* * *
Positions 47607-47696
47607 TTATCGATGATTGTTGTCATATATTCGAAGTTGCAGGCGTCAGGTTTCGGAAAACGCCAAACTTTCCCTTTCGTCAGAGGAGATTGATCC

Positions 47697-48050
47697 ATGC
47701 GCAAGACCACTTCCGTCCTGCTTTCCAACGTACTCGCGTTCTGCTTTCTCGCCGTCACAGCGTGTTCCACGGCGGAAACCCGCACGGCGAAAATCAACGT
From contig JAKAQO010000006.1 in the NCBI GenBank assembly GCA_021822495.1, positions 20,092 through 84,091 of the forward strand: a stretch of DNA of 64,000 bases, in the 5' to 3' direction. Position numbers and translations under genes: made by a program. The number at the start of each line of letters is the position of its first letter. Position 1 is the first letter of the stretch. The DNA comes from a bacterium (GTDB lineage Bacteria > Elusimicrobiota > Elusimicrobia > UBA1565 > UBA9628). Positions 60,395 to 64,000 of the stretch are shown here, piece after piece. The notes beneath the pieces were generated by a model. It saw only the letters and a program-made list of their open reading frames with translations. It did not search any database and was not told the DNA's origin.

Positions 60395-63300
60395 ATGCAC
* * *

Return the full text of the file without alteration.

Positions 47607-47696
47607 TTATCGATGATTGTTGTCATATATTCGAAGTTGCAGGCGTCAGGTTTCGGAAAACGCCAAACTTTCCCTTTCGTCAGAGGAGATTGATCC

Positions 47697-48050
47697 ATGC
47701 GCAAGACCACTTCCGTCCTGCTTTCCAACGTACTCGCGTTCTGCTTTCTCGCCGTCACAGCGTGTTCCACGGCGGAAACCCGCACGGCGAAAATCAACGT
From contig JAKAQO010000006.1 in the NCBI GenBank assembly GCA_021822495.1, positions 20,092 through 84,091 of the forward strand: a stretch of DNA of 64,000 bases, in the 5' to 3' direction. Position numbers and translations under genes: made by a program. The number at the start of each line of letters is the position of its first letter. Position 1 is the first letter of the stretch. The DNA comes from a bacterium (GTDB lineage Bacteria > Elusimicrobiota > Elusimicrobia > UBA1565 > UBA9628). Positions 60,395 to 64,000 of the stretch are shown here, piece after piece. The notes beneath the pieces were generated by a model. It saw only the letters and a program-made list of their open reading frames with translations. It did not search any database and was not told the DNA's origin.

Positions 60395-63300
60395 ATGCAC